Automatic continuity for Banach algebras

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The basic question in automatic continuity theory is the following. Let and be Banach algebras (cf. Banach algebra), and let be a homomorphism. What algebraic conditions on and/or ensure that the homomorphism is automatically continuous? A variation of the question is the following. Let be a Banach algebra, let be a Banach -bimodule, and let be a derivation (cf. also Derivation in a ring). What algebraic conditions on and/or ensure that is automatically continuous? There are important generalizations of the latter question: for various purposes it is important to replace the derivation by the more general notion of an "intertwining mapping" . A special case of the automatic continuity problem for homomorphisms is the uniqueness-of-norm problem, which asks which Banach algebras have a unique complete algebra norm. For a substantial recent (as of 2000) account of automatic continuity theory for Banach algebras, see [a4]; all the terms that are used here are defined in [a4].

The starting point for automatic continuity theory is the easily proved fact that every character on a Banach algebra (i.e., every homomorphism from onto the complex field ) is automatically continuous (cf. also Continuous function). This was already stated in the seminal work of I.M. Gel'fand around 1940. Note that there is a deep related question. Let be a Fréchet algebra (so that the topology of is given by a sequence of algebra semi-norms on , and is complete). Then it is an open question (as of 2000) whether or not every character on is automatically continuous. This is called Michael's problem, because it was raised in [a12]. A positive result is known in many cases; a striking sufficient condition, involving analytic functions of several complex variables, for the continuity of all such characters is given in [a7].

It follows easily from the continuity of characters that every homomorphism from a Banach algebra into a commutative semi-simple Banach algebra is continuous. A closely related result is Johnson's uniqueness-of-norm theorem: Every semi-simple Banach algebra has a unique complete algebra norm. For lovely alternative proofs of this theorem, see [a1] and [a13]. There are non-semi-simple commutative Banach algebras having a unique complete algebra norm. For example, this is true of the convolution algebras , where is a weight function on (see [a4], § 5.2). On the other hand, there are even commutative Banach algebras with a one-dimensional (Jacobson) radical which do not have a unique complete algebra norm (see [a4], § 5.1). Nevertheless there are striking open questions in this area: it is not known (as of 2000) whether a commutative Banach algebra which is an integral domain necessarily has a unique complete algebra norm; the question is also open for Banach algebras with a finite-dimensional radical; for partial results, see [a5]. The following question is also open. Let and be Banach algebras, and let be a homomorphism. Suppose that is semi-simple and that . Is automatically continuous?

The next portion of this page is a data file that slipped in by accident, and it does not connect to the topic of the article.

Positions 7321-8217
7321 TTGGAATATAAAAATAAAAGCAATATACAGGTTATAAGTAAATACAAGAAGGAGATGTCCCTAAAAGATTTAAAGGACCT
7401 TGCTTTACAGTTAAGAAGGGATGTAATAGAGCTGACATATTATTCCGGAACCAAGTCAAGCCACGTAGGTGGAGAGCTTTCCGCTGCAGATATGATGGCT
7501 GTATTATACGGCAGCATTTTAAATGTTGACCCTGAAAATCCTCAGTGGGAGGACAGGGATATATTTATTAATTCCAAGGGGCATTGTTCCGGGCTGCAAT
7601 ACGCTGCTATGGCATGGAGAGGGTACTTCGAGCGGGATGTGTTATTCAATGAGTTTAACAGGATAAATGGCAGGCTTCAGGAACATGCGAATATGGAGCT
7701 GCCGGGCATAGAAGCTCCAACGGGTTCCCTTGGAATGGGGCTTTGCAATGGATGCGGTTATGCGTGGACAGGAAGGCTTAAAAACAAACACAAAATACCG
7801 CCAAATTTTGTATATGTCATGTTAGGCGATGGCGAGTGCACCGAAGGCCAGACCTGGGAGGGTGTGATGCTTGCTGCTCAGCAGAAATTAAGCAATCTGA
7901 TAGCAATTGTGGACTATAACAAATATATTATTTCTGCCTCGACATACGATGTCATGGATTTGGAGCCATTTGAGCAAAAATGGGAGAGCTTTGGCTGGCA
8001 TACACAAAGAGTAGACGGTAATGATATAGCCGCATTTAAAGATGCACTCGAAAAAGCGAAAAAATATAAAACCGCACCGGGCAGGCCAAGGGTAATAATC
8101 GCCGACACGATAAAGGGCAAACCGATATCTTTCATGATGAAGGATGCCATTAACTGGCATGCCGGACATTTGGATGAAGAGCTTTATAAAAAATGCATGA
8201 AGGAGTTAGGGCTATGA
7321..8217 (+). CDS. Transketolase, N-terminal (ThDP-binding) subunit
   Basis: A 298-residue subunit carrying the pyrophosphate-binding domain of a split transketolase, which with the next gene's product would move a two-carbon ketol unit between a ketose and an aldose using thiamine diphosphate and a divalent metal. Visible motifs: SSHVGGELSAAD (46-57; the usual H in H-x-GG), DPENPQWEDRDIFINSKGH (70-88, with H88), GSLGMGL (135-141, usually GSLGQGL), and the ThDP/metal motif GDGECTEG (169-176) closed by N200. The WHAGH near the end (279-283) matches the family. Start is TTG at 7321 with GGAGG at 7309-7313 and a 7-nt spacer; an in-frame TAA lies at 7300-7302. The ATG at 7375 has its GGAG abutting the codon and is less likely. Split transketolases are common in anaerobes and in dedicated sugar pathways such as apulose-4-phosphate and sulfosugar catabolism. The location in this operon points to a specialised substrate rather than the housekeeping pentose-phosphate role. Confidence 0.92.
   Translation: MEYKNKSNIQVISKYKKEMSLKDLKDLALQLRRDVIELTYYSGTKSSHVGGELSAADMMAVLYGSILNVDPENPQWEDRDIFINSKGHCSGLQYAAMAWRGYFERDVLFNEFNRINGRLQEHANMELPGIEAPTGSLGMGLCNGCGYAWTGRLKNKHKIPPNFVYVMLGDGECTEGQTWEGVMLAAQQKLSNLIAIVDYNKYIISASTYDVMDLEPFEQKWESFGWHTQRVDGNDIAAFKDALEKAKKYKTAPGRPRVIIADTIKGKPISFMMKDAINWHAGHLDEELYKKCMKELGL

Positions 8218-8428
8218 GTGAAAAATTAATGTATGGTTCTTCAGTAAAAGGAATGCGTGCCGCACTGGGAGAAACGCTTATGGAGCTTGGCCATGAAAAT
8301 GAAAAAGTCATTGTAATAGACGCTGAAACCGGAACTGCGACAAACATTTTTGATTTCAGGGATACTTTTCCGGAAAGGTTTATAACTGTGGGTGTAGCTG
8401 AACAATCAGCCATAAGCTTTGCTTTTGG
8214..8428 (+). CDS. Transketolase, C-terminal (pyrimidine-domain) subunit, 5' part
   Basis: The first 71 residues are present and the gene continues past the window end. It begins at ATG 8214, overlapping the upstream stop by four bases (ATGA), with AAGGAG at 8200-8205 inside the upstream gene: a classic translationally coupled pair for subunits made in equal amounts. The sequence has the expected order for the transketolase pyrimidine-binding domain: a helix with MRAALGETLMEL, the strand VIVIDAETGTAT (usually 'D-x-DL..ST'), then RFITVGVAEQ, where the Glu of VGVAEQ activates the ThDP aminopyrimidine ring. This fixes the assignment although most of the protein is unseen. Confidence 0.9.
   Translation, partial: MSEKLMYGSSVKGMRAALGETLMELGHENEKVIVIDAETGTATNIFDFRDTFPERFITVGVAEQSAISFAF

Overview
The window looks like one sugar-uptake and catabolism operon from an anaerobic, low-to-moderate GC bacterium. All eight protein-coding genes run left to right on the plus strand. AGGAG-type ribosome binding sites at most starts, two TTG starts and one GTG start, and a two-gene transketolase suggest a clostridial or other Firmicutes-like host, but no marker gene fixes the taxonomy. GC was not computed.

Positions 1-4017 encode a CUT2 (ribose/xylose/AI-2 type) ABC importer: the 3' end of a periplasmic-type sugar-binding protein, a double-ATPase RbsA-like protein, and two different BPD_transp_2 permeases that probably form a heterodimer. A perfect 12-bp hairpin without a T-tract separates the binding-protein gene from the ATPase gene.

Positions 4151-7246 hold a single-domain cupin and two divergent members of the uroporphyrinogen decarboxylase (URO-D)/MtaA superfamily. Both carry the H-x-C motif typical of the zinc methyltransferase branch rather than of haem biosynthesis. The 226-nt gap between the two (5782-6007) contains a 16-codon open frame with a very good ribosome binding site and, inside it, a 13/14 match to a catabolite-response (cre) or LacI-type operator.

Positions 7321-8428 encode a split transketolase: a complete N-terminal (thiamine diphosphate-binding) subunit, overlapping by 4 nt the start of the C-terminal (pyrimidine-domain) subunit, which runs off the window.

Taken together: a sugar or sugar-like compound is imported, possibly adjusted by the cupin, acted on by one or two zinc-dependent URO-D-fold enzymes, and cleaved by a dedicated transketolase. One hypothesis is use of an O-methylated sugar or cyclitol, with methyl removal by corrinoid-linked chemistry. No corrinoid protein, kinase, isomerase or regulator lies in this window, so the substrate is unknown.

The separating space of a linear mapping , where and are Banach spaces, is defined to be the set of elements such that there is a sequence in with in and in . Clearly, is a closed linear subspace of and, by the closed-graph theorem, if and only if is continuous. A key result in automatic continuity theory is the stability lemma. One version of this is as follows; there are many variations. Let and be Banach spaces, let be a linear mapping, let be a sequence of Banach spaces with , and let (). Then is a nest in that stabilizes. This leads to a proof [a11] that all derivations from a semi-simple Banach algebra to itself are automatically continuous, and to many other results.

Let be a Banach algebra, let and be Banach -bimodules, and let be a linear mapping. The continuity ideal of is defined to be . This is an ideal in , and the "bigger IT is, the more continuous T is" . This leads to proofs that all derivations from various Banach algebras into each Banach -bimodule are automatically continuous; see [a4], § 5.3. For example, this is true whenever is a -algebra, [a14].